1. His View of JesusIf I hear a candidate continually talking about the "church" in a way that is disconnected from Jesus, then I'm hearing a guy who has a woefully inadequate ecclesiology, and is consequently more interested in building an organization than in building Christ-followers. On the other hand, if everything from the growth strategy to the structure is permeated with discussion about making Jesus known, then I can be assured I have a guy who knows, ultimately, what this thing called church planting is all about. Such is the reason why theological convictions such as the virgin birth, sinless life, substitutionary atonement, and bodily resurrection of Christ are so neccesary. By these things, Jesus is vindicated as the Lord of His church, which He sends out to continue His work, in the power of His spirit. Candidates who don't understand this necessary connection end up planting an organization that--blunt as it sounds--looks more like a whore than a bride. On the other hand, if a man starts with Jesus and His Gospel, and moves toward an understanding of "church" from that starting point, such is a man who will always be lifting up Jesus. That is the kind of man I want yelling at my wife and kids each and every Sunday!

2. His view of Scripture. Since Jesus is ultimately revealed in the Bible, I want a man who has a high view of the inspiration of the Biblical text. Casual observation of the best Bible teachers reveals an obvious connection: Those who teach well from the text are those who think well about the text. This doesn't mean that a guy has to use all of the conservative, evangelical "buzzwords" like "inerrancy" or "infallability" with the same regularity with which he might use common conjunctions. I know many men who "believe the Bible" yet have little to no idea what it actually says. My experiences with candidates tells me that while true "inerrantists" don't shy away from using the word, they don't speak about it nearly so much as they practice it. When conversing with a guy I would let be my family's pastor, questions, problems, objections, and guidance all start with the simple phrase "the Bible says . . ."

3. His own Family Commitment. I have a very high view of the value of family because I see an equally high view of the family in the Scriptures. Consequently, I don't want my family sitting underneath the teaching of a guy who undoes these values by mistreating his wife, being overly harsh with his children, being absent from his home too much because of "ministry," or sacrificing his family out of professional pursuits. When my wife and kids look at their pastor, I want them to see the same kind of family commitment to which I aspire.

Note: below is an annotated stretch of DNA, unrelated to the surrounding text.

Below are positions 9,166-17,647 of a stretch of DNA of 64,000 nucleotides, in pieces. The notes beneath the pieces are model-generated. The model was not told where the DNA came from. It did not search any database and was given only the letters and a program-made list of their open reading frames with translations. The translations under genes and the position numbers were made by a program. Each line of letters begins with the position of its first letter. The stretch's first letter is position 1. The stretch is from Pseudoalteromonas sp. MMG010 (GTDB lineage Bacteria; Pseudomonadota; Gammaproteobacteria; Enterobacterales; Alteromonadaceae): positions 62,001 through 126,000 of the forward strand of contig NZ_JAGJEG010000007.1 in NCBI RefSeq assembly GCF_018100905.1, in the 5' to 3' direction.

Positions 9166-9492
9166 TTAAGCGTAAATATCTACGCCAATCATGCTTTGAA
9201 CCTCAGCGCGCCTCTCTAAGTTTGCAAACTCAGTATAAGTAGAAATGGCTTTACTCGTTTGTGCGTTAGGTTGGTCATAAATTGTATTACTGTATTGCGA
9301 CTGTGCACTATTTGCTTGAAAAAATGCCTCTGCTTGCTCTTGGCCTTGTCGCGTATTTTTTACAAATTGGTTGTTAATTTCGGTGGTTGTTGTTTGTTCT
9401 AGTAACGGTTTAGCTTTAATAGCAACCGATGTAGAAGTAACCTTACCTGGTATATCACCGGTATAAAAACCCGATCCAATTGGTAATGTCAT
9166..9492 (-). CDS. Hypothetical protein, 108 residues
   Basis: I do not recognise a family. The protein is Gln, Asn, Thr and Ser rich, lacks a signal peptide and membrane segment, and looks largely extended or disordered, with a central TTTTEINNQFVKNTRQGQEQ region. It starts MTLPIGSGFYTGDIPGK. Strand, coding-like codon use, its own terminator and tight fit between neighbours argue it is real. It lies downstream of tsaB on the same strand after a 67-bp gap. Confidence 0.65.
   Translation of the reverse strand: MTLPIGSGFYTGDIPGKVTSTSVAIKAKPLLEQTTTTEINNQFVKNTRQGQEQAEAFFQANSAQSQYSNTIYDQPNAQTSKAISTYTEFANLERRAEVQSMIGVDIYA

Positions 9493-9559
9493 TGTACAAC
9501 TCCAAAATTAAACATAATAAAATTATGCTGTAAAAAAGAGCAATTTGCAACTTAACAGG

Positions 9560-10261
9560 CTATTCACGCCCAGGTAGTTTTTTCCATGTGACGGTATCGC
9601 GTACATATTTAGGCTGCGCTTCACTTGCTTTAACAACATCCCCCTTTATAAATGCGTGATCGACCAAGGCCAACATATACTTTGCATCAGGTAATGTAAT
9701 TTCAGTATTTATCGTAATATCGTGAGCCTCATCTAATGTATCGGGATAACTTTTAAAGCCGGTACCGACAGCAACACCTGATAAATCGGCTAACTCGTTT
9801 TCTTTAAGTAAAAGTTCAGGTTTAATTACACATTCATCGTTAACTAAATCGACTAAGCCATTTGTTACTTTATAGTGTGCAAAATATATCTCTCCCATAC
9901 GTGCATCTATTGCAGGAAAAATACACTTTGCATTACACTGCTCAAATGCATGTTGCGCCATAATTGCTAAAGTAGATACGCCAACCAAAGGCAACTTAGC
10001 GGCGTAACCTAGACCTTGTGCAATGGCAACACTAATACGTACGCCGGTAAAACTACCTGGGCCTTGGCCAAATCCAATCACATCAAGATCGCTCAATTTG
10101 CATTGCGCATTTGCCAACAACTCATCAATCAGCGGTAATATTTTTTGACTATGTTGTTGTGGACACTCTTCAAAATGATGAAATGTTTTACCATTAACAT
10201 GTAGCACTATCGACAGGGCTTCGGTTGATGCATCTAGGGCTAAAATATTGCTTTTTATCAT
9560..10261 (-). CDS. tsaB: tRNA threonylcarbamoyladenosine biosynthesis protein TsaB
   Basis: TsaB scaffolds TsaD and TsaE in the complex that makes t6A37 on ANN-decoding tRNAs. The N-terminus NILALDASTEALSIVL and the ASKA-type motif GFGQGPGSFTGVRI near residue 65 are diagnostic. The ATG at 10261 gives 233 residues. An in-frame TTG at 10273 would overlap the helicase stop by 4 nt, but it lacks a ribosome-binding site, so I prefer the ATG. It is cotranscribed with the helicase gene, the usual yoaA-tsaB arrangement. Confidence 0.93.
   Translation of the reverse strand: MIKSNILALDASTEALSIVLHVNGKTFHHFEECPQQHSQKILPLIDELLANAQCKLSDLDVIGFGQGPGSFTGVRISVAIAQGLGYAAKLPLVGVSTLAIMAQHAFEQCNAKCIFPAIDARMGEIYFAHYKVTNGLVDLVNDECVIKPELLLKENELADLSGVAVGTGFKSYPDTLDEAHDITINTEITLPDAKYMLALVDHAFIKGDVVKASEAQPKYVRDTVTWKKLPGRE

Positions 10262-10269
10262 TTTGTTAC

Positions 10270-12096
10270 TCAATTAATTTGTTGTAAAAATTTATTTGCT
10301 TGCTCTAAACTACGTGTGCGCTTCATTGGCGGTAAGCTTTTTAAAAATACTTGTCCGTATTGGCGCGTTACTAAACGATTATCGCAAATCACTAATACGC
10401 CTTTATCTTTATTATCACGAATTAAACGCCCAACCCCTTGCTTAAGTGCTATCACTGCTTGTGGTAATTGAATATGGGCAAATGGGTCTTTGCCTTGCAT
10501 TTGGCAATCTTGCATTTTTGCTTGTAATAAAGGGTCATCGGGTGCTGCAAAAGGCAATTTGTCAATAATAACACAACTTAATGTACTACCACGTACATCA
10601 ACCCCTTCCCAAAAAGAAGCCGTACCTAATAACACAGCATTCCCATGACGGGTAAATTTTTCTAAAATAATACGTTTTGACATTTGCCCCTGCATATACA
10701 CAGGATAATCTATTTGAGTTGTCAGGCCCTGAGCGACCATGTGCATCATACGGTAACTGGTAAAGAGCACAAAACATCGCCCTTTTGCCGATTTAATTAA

4. His Evangelistic Practice. I am growing more certain each day of the fact that un-evangelistic pastors are the primary reason for un-evangelistic churches. Eventually, people will emulate what they see in their leaders.  This doesn't mean I want a guy to present the "four spiritual laws" to every flight attendant, or leave a tract at every restaurant table. What I do want is a pastor who naturally shares his faith in much the same way that people in love speak of their beloved. One man we recently assessed wasn't particularly eloquent, didn't have the most winsome personality, and honestly, I've heard better preachers. But he "oozed" Jesus, and literally hundreds have come to Christ because of this. So he passed!

Obviously, there are other very important things that need to be examined when we are seeking to place the best candidates in the field to start new churches. The factors I've listed above aren't the only ones we look at. But I do believe they are the most important. For that matter, every Christian family should ask these questions of the men who are presuming to lead churches they are considering being a part of. The greatest honor any man can give another is the trust that comes with placing his family in your hands. When searching for a pastor, remember that he will watch over the souls of your family, and examine him accordingly!